The BBC Trust is currently running the first ever service review of Radio 5 Live in its 15-year history, as well as reviewing its sister network 5 Live Sports Extra.
The consultation follows the Trust's decision to dismiss a complaint from TalkSport about 5 Live's output, despite admitting that it raised "some significant and valid questions".
The BBC's governing body ruled that 5 Live was fulfilling its licence requirement to provide 75% of news output, and also rejected TalkSport's complaint about a lack of coverage of minority and secondary sports on the station.
Moz Dee, the programme director of TalkSport and a former managing editor of Radio 5 Live, said that 5 Live is a "great station" and he is "very proud" to be part of its history.
However, he argued that the network is suffering from a crisis of identity, with its news output often falling short of meeting the needs of listeners.
Writing on The Guardian's Organ Grinder blog, he said: "Are interviews with TV stars, a presenter anecdote about a promise made under the influence of alcohol and a football phone-in suggesting that Millwall be banned from FA Cup, the job of a BBC news channel with an annual budget of £72m? Is Radio 5 Live even a news channel?
"Depending on who you talk to, Radio 5 Live is a news channel, a sports channel, a talk service or a populist speech channel. A unique offering for licence fee payers? Or a channel that reacts to the commercial sector and chases audience?"
He added: "The split personality of Radio 5 Live creates a challenge for BBC management. As its managing editor along with the then controller Bob Shennan, for whom I have huge respect, I had to juggle colleagues in BBC News and BBC Sport who often had conflicting but equally compelling ideas about editorial. I like to think that most of the time we got it right.
"Since then things have changed again, as it's right that they should. The question is, have these changes strengthened Radio 5 Live's news offering within a crowded radio market?"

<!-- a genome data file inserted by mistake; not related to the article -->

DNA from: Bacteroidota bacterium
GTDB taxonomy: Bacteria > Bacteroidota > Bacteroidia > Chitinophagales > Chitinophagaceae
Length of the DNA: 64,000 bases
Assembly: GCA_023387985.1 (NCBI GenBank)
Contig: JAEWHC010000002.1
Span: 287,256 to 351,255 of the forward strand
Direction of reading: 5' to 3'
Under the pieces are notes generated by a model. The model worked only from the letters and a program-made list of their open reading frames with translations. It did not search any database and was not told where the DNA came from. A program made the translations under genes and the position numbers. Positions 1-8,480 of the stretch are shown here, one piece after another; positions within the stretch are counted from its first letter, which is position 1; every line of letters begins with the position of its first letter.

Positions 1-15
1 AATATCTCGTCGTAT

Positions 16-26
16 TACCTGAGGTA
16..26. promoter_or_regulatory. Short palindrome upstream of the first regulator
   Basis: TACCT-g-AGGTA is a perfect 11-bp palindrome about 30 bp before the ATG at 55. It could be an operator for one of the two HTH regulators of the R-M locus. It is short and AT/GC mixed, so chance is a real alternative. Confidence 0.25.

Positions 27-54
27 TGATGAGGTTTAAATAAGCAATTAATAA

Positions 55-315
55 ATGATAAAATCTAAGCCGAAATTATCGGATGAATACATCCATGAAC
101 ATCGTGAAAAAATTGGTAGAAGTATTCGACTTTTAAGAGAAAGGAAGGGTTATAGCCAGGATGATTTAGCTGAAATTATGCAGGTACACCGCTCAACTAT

Dee urged the public not to view TalkSport's objections to Radio 5 Live as "merely ramblings from an obsessed commercial competitor".
He pointed to recent research from BritainThinks and commissioned by TalkSport as indicating that 5 Live's listeners feel that just 38% of the station's output represents news. More than half of the respondents wanted 5 Live to focus on being a proper news provider.
The research has been submitted to the BBC Trust's review of 5 Live, which will seek licence fee payer views on the station's "quality, distinctiveness and value for money".
Dee thinks that 5 Live has a "unique opportunity" to become a rolling national news service, "growing a broader radio audience for the BBC's world-class journalism".
"Whilst driving across the country the other night my passengers and I scanned the dial for news of what was happening in the Arab world after a heated debate on the subject," he said.
"Two national radio stations were competing with sports output (one of them being TalkSport), there was classical music to soothe the soul, specialist music shows, local radio, an interesting documentary, but nowhere could we find a real time national news service.
"Radio 5 Live has a unique opportunity to take that ground, to take news more seriously and grow a broader radio audience for the BBC's world-class journalism."
He added: "The BBC Trust has ruled that the BBC needs 'a more nuanced method of monitoring the proportion of news output on 5 Live', promising to use its service review to establish what should constitute news output on the station. For Radio 5 Live, this isn't a threat, it's an opportunity."